Verse 1: 'Scotia's thistles guard the grave, / Where repose our dauntless brave; / Never yet the foot of slave / Hath trod the wilds of Scotia. / Free from tyrant's dark control, / Free as waves of ocean roll, / Free as thought of minstrel soul, / Still roam the sons of Scotia.' This broadside was priced at one penny and published on Saturday, 21st May 1870, by the Poet's Box. The town of publication has been obscured, but was probably Glasgow.
Legend has it that the thistle was adopted as Scotland's national emblem after a Viking invading party, approaching Scottish warriors by night, crept into a patch of thistles and began to cry out in pain, alerting the Scots to their whereabouts. Since then, the thistle has represented Scotland in artwork, advertising, football club names and many songs and poems. Perhaps the most famous usage is in 'A Drunk Man Looks at the Thistle' by Hugh MacDiarmid (1892-1978). Published in 1926, it is an epic dissection of the Scottish character. 'Scotia's Thistle' is an earlier, less ambitious tribute to the beauty and independent spirit of Scotland.
The Poet?s Box in Glasgow operated from 1849 to 1911. Matthew Leitch was the proprietor at 6 St. Andrew Lane?s, a narrow street on the south side of Gallowgate, from 1850 to 1858. His son William Munsie Leitch worked at the same address from 1859 to 1865 and at varous addresses in London Street until 1911. Many of the broadsides published by the Glasgow Poet?s Box were dated and some carried advertisements, not just for printed items but also for shoe blacking and ?soap for lovers?! Like the other ?boxes? in Dundee and Edinburgh, the Glasgow one sold love songs, sea shanties, parodies and dialogues. It is not clear what the connection between the different Poet?s Boxes were. They almost certainly sold each other?s sheets. It is known that John Sanderson in Edinburgh often wrote to the Leitches in Glasgow for songs and that later his brother Charles obtained copies of songs from the Dundee Poet?s Box. There was also a Poet?s Box in Belfast from 1846 to 1856 at the address of the printer James Moore, and one in Paisley in the early 1850s owned by William Anderson.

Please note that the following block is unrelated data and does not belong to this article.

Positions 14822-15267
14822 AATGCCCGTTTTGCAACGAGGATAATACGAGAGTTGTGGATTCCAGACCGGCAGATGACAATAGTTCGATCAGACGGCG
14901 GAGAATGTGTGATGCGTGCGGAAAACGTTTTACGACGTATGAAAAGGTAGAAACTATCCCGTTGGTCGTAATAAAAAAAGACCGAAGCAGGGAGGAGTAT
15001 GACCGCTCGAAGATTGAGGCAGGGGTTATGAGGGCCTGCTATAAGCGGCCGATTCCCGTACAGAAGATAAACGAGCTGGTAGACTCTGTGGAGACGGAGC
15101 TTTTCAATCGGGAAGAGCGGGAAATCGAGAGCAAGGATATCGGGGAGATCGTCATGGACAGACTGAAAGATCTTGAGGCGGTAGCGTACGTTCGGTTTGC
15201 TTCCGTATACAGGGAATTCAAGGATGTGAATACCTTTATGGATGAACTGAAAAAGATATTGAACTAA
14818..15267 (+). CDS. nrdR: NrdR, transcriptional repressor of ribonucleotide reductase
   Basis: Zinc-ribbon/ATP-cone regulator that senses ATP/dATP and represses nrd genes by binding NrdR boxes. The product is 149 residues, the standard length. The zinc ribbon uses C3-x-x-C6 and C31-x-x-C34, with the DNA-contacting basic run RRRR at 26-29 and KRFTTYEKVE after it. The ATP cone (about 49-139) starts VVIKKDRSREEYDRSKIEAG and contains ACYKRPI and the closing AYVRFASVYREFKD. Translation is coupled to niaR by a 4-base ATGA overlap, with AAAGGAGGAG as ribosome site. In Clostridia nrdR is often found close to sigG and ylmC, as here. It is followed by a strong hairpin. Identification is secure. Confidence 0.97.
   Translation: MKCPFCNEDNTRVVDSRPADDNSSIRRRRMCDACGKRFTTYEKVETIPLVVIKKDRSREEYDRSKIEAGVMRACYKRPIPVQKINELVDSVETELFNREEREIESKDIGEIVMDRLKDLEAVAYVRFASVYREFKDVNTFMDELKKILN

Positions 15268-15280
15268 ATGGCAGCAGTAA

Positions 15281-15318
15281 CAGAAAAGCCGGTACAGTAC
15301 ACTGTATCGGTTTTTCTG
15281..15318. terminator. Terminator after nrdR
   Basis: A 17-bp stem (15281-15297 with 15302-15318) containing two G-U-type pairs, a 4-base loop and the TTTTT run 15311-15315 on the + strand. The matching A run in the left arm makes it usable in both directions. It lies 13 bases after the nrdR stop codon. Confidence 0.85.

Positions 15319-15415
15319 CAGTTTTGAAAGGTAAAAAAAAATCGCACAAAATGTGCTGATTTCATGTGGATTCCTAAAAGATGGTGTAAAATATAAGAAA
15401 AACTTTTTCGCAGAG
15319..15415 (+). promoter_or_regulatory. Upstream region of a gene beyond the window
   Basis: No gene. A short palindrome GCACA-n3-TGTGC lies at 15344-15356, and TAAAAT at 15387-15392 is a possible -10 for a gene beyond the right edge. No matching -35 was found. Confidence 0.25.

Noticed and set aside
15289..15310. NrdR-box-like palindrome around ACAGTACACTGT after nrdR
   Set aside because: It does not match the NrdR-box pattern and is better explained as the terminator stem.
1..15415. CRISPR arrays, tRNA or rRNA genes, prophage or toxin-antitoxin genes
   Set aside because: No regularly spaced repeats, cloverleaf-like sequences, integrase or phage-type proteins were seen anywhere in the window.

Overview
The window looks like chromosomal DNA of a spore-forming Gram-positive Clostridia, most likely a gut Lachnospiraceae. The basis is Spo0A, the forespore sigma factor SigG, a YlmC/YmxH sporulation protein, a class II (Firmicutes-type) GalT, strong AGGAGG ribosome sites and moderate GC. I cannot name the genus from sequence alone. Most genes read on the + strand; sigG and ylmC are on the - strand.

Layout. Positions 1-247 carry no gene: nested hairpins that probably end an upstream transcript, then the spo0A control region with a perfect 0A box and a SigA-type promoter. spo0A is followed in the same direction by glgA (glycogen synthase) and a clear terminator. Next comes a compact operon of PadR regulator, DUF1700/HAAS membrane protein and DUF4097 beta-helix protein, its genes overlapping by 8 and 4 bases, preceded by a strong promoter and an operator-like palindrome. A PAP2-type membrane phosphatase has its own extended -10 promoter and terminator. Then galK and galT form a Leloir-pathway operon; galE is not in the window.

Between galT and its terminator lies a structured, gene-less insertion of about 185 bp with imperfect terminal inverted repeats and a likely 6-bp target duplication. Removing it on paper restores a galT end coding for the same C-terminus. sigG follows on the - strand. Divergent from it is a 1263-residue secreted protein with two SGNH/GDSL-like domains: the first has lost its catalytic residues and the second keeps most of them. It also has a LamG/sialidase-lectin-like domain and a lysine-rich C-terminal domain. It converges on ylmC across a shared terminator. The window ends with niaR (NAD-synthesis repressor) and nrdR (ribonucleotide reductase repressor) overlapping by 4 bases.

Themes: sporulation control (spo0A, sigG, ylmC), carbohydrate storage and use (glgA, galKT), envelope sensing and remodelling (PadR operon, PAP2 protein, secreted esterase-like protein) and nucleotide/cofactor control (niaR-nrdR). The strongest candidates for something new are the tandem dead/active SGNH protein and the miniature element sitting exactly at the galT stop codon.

Early ballads were dramatic or humorous narrative songs derived from folk culture that predated printing. Originally perpetuated by word of mouth, many ballads survive because they were recorded on broadsides. Musical notation was rarely printed, as tunes were usually established favourites. The term 'ballad' eventually applied more broadly to any kind of topical or popular verse.
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Date of publication:
1870 shelfmark: L.C.1269(175b)
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